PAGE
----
UTF-8 & perl

Backstory

Some days ago, at work I had to do regular expression matching with some UTF-8 or Unicode[1] encoded text. That made me read perlunitut. After reading it, I got to know that UTF-8 & Unicode are not the same[2]. There’re many Unicode encodings & UTF-8 is the most commonly used Unicode encoding.

Today, once again I was bitten by my code.This is what I did there (in brief):

  • I store details of an event in a YAML file.
  • Construct an HAML file using data from the YAML file.
  • Construct a .tt (Template Toolkit) from a HAML file.
  • Finally, an .html file using that .tt file.
  • Also, the unicode character appeared malformed in the email.

In YAML file, one of the speakers has a unicode character in his name, which made it appear on the browser like this : Screenshot - 07202015 - 12:54:32 AMWhen I tried to print the variable having UTF-8 text, I got this warning :

Wide character in print

Solutions

In my code, I was using quite a few modules namely :

  • IO::All for writing text to .haml file.
  • Text::Haml for rendering text of .haml file.
  • Template for rendering .tt file.
  • Email::Simple for sending emails.

IO:All

I was using IO::All::io for reading & writing files. You can enable UTF-8 encoding in IO::All, by two ways (from the man page of IO::All):

  • Enable UTF-8 for a single operation:
$contents = io('file.txt')->utf8->all;  # Turn on utf8
  • Enable UTF-8 for all operations:
use IO::All -utf8;                      # Turn on utf8 for all io
$contents = io('file.txt')->all;        # by default in this package.

Text::Haml

In Text::Haml, you can set text encoding while creating an object of Text::Haml, like this :

my $haml   = Text::Haml->new( encoding => 'utf-8' );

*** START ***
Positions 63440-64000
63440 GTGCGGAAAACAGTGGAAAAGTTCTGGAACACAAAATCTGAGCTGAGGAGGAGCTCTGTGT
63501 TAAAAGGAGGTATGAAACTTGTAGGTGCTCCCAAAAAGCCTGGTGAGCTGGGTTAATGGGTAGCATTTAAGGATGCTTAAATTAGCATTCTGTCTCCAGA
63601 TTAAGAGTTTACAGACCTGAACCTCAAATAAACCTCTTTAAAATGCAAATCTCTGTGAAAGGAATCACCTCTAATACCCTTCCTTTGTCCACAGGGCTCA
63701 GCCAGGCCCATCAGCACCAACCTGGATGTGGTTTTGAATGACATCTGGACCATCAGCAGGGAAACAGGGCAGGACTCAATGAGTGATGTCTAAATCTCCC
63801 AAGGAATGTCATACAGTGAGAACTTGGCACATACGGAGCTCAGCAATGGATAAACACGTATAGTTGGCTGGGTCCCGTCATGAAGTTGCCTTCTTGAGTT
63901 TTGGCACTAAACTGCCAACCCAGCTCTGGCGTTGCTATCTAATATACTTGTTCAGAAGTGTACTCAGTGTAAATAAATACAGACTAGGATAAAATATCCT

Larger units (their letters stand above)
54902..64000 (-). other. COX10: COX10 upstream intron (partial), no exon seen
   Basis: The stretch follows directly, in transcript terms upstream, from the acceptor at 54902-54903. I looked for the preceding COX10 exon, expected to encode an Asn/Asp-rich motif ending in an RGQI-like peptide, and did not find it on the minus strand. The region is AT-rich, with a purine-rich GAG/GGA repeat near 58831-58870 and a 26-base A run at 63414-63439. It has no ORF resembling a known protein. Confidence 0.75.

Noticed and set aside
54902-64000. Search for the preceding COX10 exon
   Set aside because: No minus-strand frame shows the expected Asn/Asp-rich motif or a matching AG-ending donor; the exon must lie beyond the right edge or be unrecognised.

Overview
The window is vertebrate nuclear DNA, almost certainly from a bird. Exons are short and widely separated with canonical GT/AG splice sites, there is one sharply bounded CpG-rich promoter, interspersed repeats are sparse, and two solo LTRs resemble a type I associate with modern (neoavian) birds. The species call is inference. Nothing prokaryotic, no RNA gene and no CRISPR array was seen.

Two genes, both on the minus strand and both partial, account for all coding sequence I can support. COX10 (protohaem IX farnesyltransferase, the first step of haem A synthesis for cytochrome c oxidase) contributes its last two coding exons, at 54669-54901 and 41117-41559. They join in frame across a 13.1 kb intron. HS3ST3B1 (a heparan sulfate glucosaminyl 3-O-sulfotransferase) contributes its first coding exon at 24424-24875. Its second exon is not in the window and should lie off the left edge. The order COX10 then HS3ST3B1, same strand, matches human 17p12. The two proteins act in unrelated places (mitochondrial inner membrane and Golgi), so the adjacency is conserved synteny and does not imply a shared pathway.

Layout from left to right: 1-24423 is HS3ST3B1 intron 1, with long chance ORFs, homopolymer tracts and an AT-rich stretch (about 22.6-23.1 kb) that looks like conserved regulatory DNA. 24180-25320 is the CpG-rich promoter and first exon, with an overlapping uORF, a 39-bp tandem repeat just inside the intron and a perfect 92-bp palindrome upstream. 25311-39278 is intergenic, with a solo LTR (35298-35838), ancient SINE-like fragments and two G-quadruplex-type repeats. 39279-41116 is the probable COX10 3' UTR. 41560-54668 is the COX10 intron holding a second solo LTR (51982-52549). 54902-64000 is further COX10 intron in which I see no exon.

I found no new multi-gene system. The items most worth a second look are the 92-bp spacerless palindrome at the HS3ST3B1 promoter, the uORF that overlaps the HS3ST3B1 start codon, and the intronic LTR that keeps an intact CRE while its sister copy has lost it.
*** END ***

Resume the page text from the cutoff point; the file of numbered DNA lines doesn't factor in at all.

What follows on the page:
Template

In Template, you can specify encoding as an argument to process, like this:


$tt->process(
    'input.tt',
    { key => "value"},
    'output.html',
    binmode => ':utf8'  # set encoding to UTF-8
)

Email::Simple

In Email::Simple, you can specify the encoding in the email headers, like this:


my $email = Email::Simple->create(
    header => [
        To                   => $to,
        From               => $from,
        Subject           => $subject,
        'Content-Type' => "text/plain; charset=utf-8",
    ],
    body   => $email_body,
);

print statements

For getting rid of this warning:


Wide character in print

You can do this:

# This allows you to write in UTF-8 in your program
use utf8;

# This tells STDOUT that it should see everything as UTF-8, instead of bytes
binmode STDOUT, ':utf8';

Better solution?

The bad part of the solutions is that I had to enable UTF-8 for every module separately. I want to know a way to enable UTF-8 through out the script for everything. I’ve not found any way to do this😦. So, if you know about any such way, then please let me know🙂.

[1]Don’t dare stop reading here, if you will do then you may live in the dark.
[2]Reason behind [1]

11 thoughts on “UTF-8 & perl

  1. To maintain compatibility with older code Perl 5 still prefers latin1 byte strings over unicode strings and you can experience arbitrary downgrades of strings you thought were unicode. There is no method currently in Perl 5 to say I really mean all strings should be unicode strings and at my option latin1 strings need to be either upgraded for all string ops or be fatal errors. Perl6 won’t have this baggage, but that probably won’t help you with the code you’re writing today. My boilerplate for new scripts includes utf8::all which is a module that turns on as much unicode as possible.

  2. Pingback: Perlbuzz news roundup for 2016-05-27 – perlbuzz.com

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